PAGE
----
Jim Friedman admits there's not a lot of prestige in attempting a food challenge, but there sure is a sense of pride in completing one.
Like the nearly 5-pound breakfast burrito challenge at Macadoo's Family Restaurant in Mishawaka. It took the Mishawaka man three tries during the past year to get that burrito, well, down. After all, it contains a dozen eggs, sausage, potatoes and a half pound of cheese in a tortilla, smothered in sausage gravy.
Friedman jokes that he won't tell, but he is definitely scouting the region for other food challenges.
"The only way to really prepare is to know what you're going up against," Friedman says. "A good challenge is one that I could see eating even if it wasn't a challenge. The intriguing part -- at least for me -- is seeing what I am able to do."
While food challenges have been around for quite some time, they have seen a spike in popularity in the last few years.
The advent of such television series as Man v. Food, which features a Travel Channel host conquering restaurant challenges across the country, has prompted many local diners to seek out contests in the region from local and regional restaurants.
Lunker's restaurant, which is Angler's Inn, offers a 64-ounce USDA Choice Top Sirloin steak that has to be eaten within one hour. It comes with a salad and baked potato, although you don't have to eat the sides.
In three years, about 300 steaks have been served, restaurant officials have tabulated. And 72 times someone has finished it and received the meal for free (a $59.95 value), as well as a T-shirt, certificate, your picture on a digital frame and name placed on a plaque.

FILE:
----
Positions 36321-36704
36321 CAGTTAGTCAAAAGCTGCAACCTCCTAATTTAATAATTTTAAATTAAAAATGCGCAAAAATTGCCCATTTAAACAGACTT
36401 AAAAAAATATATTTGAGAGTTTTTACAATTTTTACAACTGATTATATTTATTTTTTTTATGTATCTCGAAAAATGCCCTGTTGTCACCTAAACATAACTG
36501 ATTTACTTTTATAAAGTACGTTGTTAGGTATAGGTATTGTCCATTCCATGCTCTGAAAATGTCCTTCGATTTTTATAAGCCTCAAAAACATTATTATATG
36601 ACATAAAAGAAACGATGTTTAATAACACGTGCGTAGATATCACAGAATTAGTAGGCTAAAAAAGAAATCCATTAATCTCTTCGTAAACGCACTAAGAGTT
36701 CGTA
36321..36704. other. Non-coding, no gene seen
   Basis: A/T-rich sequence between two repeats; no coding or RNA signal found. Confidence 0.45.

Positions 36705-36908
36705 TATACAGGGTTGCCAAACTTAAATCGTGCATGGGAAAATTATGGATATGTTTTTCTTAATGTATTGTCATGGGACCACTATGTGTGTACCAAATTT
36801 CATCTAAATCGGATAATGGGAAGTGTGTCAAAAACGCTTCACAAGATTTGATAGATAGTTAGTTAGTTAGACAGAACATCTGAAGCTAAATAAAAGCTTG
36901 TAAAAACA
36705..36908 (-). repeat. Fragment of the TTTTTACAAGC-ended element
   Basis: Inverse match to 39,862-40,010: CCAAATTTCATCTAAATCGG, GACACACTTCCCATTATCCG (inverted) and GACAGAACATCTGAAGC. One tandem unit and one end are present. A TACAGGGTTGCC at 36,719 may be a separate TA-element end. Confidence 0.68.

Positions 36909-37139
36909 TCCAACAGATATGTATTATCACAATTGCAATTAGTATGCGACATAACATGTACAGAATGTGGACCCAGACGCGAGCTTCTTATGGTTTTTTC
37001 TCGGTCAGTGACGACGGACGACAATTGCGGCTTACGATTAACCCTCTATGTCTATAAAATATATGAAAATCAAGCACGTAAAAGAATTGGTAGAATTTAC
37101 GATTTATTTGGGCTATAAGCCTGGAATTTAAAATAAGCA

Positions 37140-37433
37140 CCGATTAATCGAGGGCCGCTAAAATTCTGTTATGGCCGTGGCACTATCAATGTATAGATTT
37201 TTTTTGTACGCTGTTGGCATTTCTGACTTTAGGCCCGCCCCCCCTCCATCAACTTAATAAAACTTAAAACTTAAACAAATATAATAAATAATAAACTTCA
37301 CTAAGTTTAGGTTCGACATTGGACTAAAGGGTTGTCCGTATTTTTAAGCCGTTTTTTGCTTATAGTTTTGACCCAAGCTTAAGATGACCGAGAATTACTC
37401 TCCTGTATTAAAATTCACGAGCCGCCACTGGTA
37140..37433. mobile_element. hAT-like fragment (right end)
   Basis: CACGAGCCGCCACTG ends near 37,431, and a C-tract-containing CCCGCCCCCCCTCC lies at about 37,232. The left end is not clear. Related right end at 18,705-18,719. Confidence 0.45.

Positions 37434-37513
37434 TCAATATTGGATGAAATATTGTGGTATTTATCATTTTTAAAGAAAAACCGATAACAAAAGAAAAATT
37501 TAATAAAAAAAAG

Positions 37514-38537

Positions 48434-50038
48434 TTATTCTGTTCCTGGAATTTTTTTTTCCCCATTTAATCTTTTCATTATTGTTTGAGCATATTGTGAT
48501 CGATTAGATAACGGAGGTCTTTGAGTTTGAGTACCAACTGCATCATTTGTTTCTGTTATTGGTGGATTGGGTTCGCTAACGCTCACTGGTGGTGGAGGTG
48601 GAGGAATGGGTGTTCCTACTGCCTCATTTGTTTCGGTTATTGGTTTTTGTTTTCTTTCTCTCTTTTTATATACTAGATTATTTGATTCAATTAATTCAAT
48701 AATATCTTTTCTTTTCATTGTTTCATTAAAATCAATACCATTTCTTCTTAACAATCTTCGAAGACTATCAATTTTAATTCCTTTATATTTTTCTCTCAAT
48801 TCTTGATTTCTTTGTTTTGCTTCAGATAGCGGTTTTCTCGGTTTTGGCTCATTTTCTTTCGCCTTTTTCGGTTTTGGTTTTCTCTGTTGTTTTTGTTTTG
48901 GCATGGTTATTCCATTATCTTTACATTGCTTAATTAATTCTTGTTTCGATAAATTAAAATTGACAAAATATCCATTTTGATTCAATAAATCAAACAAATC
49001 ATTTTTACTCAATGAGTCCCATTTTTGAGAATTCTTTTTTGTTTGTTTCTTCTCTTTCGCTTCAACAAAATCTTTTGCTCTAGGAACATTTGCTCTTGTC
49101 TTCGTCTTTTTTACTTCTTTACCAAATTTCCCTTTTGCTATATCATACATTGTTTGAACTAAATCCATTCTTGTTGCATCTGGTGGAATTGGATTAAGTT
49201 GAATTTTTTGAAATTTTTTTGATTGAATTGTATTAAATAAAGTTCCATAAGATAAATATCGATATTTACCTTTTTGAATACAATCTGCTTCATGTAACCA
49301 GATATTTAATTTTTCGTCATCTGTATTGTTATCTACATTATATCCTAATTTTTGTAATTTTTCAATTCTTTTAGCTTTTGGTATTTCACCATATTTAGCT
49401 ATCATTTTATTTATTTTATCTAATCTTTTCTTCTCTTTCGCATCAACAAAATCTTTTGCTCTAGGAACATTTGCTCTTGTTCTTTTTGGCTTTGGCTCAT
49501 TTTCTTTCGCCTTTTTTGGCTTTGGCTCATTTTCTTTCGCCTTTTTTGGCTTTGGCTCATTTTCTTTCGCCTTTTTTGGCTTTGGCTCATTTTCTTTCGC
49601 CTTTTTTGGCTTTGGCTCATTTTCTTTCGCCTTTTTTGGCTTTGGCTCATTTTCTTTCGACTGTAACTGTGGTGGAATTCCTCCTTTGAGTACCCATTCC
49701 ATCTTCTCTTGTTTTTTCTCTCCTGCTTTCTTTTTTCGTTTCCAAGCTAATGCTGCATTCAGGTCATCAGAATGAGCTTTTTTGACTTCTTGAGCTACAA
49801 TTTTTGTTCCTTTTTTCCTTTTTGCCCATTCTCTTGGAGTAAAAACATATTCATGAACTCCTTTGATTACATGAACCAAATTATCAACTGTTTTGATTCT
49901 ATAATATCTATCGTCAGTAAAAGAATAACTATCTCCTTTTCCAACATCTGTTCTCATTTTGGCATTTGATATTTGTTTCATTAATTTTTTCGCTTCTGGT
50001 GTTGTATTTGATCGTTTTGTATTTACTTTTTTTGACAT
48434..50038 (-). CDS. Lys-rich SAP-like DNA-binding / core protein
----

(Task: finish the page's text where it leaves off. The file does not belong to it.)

At Wings, Etc. restaurants, the attempts, successes and failures by challengers who over the years have tried to eat 16 flaming hot jumbo wings, number several or more thousand.
Some locations see regular customers attempt the challenge to get their photo posted on the Wings, Etc. prestigious Wall of Flame.
Hacienda Mexican Restaurants, and La Senorita Restaurants in Michigan, have what's called the Big Juan. This is a 4-pound wet burrito that is offered during the month of April.
The challenge takers fall into three categories. First, those who have tried and ate the whole thing. Second, those who tried and gave up, says Jeff Leslie, vice president of sales and marketing.
"And there are also those who tried and couldn't quite keep it down," Leslie says.
That's the reason most food challenges tend to have one rule in common: You usually cannot leave the table once you start eating.
Someone takes the Woodland Inn challenge, which launched in November 2010, every few weeks.
The $25.95 Slammer consists of six, half-pound burgers with six slices of cheese and three buns. Contestants can add up to four condiments on their burger and as much pop or tea as they want, but they can't leave the table after they've started eating.
To date, more than 235 Slammers have been served at the South Bend restaurant, but only 12 diners have finished every last bite in less than 30 minutes, says Cindy Beals, Woodland co-owner.
Duane Walters, of Bremen, is among them.